It’s pretty safe to say that Conceptual Art’s moment has come and gone. Now that we are living in a period in which virtually all art is expected to be “conceptual” in some way or another, it’s refreshing to look back at the origins of Conceptual practice. On Kawara is one of the leading figures of this movement; he is particularly known for his ongoing Today series―iconic canvases painted black, each bearing the date of its own particular creation in bold white block letters. In 1997, Kawara recontextualized seven of these austere works by placing them in kindergarten classrooms across the globe, a social project he titled Pure Consciousness. Since this project existed strictly as a social experiment, the current exhibition in the small overlook gallery of San Francisco Art Institute’s Walter and McBean Galleries modestly showcases the project’s associated ephemera, including a collection of booklets created to document it and the seven paintings themselves.
Kawara is largely known for his sweeping but understated gestures that mark the passage of time. Sometimes these marks are diaristic, other times matter-of-fact. The Today paintings strike me as both―they are personal, in the sense that each is reminiscent of the artist’s hand and reflective of the way he spent a particular day of his life (following his own self-imposed requirement that each one be finished on that given day). But they are also universal, in the sense that anyone can imbue them with his or her own personal associations with that particular date. Aesthetically, they are stark and exact, appearing more like prints than paintings. In this way, Kawara flirts with Minimialism, as well as with the basic principles of graphic design.
Pure Consciousness borrows its title from a quote by Leo Tolstoy; it refers to the stillness of one’s sense of self in relation to the constant passage of time. It’s a Zen-like idea that advocates for paying attention to something as basic as time passing. The title also refers to the notion that children possess a “pure consciousness,” and are more open to absorbing the ideas and images they learn, hear, and observe. This, of course, is the beauty of the kindergarten classroom, the setting for this conceptual project.
The booklets included in the show document the bustling kindergarten classrooms, the seven paintings hung above the children’s heads like a row of clocks or single-day calendars. Perhaps the most interesting aspect of these photos is the similarity among these groups of five-year-olds, across the world. Their commonalities emphasize the universal ways we, as humans, measure the passage of time, as well as the international standardization of pedagogy.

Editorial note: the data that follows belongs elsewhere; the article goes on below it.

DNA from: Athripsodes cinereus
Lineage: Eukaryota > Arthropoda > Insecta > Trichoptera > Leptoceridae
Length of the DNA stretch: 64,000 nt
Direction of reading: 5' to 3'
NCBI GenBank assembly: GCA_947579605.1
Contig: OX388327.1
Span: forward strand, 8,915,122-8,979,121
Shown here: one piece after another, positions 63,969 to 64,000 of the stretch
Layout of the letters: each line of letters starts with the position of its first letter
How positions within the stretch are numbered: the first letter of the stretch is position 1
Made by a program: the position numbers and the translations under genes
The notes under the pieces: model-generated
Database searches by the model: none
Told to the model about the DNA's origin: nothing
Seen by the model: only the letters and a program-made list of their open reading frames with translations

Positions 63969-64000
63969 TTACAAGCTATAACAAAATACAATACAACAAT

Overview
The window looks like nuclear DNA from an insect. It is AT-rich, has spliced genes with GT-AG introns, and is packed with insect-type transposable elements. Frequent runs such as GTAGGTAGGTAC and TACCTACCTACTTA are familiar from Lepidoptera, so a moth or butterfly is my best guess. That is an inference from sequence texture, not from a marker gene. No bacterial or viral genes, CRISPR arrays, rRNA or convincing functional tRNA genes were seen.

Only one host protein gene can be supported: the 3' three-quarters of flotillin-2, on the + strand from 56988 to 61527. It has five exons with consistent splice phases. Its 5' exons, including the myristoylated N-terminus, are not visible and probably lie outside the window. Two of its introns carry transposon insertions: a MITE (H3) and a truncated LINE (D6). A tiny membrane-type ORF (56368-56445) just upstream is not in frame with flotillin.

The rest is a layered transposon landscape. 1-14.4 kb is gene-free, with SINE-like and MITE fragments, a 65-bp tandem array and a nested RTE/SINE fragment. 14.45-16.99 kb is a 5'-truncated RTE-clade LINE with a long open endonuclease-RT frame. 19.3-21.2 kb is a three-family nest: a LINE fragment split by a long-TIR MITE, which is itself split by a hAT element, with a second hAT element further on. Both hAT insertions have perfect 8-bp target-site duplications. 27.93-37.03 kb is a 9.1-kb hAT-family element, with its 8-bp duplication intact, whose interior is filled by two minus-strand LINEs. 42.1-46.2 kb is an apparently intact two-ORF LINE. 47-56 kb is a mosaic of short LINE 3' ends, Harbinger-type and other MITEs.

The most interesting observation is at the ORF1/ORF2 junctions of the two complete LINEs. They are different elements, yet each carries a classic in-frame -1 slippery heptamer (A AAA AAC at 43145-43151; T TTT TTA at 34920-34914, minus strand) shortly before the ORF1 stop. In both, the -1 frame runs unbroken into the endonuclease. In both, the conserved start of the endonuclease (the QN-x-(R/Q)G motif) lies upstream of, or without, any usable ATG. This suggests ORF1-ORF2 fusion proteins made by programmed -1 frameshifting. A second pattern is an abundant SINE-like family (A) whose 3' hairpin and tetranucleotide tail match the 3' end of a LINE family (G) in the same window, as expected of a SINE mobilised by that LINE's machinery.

The paintings depict January 1 to 7, 1997, and thus could be used to learn to count from one to seven, to learn the days of the week, to learn that January is the first month of the year, etc. Kawara has cleverly translated his signature obsession with the methodical recognition of time passing into a tool that could be—and probably was—used by these students and the teachers who shaped them.
This project also makes an unstated connection between the standardization of education and that of art practice. Thumbing through the booklets, the Bauhaus immediately came to my mind—specifically the idea that design, art, and architecture all have important functions in society. Modernism, on a larger scale, championed a particular aesthetic as the most sophisticated and evolved. We are now able to look back on the rise and fall of that movement and see it as a specific perspective. Yet there was a time when Modernism was the final word in art. This observation, I hope, might challenge us to see education as an ever-evolving system and experiment, much the same way that art has always been.
Because the nature of this project is so purely conceptual, I am moved to wonder why it would be shown in a gallery context. As an exhibition, “On Kawara: Pure Consciousness at 19 Kindergartens” does not lend much new meaning to the work itself, except perhaps to bring Kawara’s gesture full circle. It began in an art context (his studio), moved out into the world (the global kindergarten classrooms), and is now back in the realm of art (the gallery). Seeing the paintings hung in a row in the gallery, as they were in the classrooms, is a poetic reminder that this gallery also exists in a school―SFAI. I wonder if Kawara would appreciate the implication that art school, too, is a system always worth re-imagining.